‘Phantom phone call’ haunts mis-selling case

The Times James Hurley 4-11-2015

Bob Hamblin

Bob Hamblin feels let down by the system after failing to win his case for redress Andrew Fox/The Times
Company boss disputes Royal Bank of Scotland email evidence in his fight for compensationLike thousands of his peers, Bob Hamblin, the owner of a small business in Leicestershire, was mis-sold an interest rate swap by his bank — a derivatives product that, he argues, has had “disastrous” consequences for his company.

Swaps were marketed as offering businesses protection from changes in the cost of borrowing, but when interest rates fell companies such as Mr Hamblin’s commercial property concern were left nursing losses. Banks, which made huge profits from the sales, typically failed to explain the risks.

Having been let down once by Royal Bank of Scotland, he had hoped that the Financial Conduct Authority’s compensation scheme would repair some of the damage. Now he feels that such faith has been abused. The redress scheme found that the sale “may not have complied” with regulatory standards, but Mr Hamblin was told that he would have bought the product even if proper sales standards had been observed.

When he attended an official meeting to discuss how this conclusion had been reached, he discovered that a key piece of evidence was a record of a “telephone call” that supposedly took place on February 8, 2006. Mr Hamblin’s solicitors were accidentally sent the document recording this alleged call, which RBS said was a contemporaneous sales record. Mr Hamblin said that no such call had taken place and, remarkably for a record said to have been created on the same day, it included a “client contact” who did not exist.

RBS recorded the contact for the phantom call as an “Andrew Shore”. When Mr Hamblin said that he had never heard of this individual, he was told that the record was a “typo” and that it should have read “Michael Shore”. Michael Shore had been a director of Hybeck Estates, Mr Hamblin’s business, but Companies House records show that he resigned as a director in 2002, four years before the mis-sale.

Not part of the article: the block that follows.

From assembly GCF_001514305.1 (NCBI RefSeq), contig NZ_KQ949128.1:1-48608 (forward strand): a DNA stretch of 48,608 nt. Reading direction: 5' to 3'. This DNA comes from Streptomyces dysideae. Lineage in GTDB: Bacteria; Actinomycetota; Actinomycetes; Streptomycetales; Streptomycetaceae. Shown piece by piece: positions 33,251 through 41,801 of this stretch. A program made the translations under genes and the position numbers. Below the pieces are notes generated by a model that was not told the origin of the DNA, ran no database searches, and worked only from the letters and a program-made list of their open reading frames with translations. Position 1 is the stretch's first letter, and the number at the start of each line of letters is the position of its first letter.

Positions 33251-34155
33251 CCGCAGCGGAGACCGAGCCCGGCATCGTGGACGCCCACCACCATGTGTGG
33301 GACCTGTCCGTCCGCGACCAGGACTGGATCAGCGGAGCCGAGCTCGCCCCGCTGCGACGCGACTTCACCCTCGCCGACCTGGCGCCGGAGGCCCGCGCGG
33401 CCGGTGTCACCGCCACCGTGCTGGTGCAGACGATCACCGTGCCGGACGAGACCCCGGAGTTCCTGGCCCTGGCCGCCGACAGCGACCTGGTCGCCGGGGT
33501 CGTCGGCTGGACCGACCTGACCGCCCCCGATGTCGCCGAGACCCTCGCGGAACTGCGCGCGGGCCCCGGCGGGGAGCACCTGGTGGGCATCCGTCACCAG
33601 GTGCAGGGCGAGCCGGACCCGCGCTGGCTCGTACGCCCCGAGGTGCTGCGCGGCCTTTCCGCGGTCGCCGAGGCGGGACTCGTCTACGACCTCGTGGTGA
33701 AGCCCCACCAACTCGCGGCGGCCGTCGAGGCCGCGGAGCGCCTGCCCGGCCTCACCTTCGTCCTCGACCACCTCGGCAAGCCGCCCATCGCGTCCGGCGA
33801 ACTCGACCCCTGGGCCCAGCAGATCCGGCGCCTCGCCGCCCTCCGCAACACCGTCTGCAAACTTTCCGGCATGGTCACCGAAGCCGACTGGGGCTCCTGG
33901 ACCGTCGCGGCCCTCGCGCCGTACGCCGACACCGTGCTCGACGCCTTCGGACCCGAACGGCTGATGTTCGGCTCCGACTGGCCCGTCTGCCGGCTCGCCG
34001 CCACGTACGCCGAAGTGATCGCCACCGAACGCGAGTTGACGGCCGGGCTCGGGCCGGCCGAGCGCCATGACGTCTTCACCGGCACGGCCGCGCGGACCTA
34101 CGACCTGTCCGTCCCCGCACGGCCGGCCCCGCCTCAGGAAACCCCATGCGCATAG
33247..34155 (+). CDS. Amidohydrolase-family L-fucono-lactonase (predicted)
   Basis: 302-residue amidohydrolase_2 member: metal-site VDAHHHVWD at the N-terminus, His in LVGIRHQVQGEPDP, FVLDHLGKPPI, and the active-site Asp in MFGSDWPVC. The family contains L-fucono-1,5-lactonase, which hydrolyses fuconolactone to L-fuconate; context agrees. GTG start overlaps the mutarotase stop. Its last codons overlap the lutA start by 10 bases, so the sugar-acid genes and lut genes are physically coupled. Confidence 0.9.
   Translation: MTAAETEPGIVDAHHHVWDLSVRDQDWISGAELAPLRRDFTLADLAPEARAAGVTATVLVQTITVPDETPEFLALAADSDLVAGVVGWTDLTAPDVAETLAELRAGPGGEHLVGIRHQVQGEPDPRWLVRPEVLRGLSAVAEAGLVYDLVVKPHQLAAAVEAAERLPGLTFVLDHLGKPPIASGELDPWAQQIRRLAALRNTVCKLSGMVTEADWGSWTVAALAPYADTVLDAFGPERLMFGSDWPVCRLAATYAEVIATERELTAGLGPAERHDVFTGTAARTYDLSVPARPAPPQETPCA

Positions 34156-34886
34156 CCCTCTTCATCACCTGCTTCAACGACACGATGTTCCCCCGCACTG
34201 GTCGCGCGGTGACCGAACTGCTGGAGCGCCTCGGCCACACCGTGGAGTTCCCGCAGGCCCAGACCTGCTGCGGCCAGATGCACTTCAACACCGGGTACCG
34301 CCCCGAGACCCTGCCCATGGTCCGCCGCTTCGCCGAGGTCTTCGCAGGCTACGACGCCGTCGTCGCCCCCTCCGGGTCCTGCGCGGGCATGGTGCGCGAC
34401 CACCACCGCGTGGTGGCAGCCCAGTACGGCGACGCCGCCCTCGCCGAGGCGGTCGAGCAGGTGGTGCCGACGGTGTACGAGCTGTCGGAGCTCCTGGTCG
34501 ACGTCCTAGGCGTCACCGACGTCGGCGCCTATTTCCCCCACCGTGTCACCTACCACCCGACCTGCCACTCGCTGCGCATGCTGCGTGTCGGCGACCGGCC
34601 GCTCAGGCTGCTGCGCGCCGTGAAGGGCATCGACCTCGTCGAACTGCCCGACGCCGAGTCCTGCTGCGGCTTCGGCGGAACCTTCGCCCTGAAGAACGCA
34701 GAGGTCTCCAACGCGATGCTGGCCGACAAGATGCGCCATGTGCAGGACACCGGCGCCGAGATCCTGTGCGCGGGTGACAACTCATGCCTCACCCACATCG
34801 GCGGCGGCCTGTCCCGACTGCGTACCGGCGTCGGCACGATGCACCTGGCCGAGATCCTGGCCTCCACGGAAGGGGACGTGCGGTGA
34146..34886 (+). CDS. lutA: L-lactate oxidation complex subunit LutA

Mr Hamblin was told that the call was a “mis-categorisation” of a physical meeting that took place in a pub owned by Mr Hamblin — yet the true participants are not recorded. Mr Hamblin’s solicitors argue that the document is so flawed that “it cannot be considered an accurate account of what occurred”.

The bank, the Financial Conduct Authority and the independent reviewers who oversee redress outcomes knocked back the complaint, despite acknowledging that the flawed call document “may have caused some confusion”.

Dismissing concerns aired by Sir Edward Garnier, Mr Hamblin’s MP, over the false record, Karina McTeague, the regulator’s director of retail banking supervision, wrote: “There will inevitably be weaknesses and gaps in sales records.”

RBS says that it has a time-stamped version of the document that proves it was created contemporaneously and that the call document was far from the only piece of evidence that was used in the redress decision.

Mr Hamblin is among several RBS customers who contacted The Times with concerns over the accuracy of the bank’s records and how they may have influenced the review process. These complaints are despite the fact that only a fraction of the tens of thousands of mis-selling victims saw the documents that the bank provided to the reviewers to determine compensation outcomes.

Guto Bebb, the MP who has fought for justice for victims of the swaps mis-selling scandal, said that a next step “would be to provide customers at the very least with the information used to make the redress decisions”.

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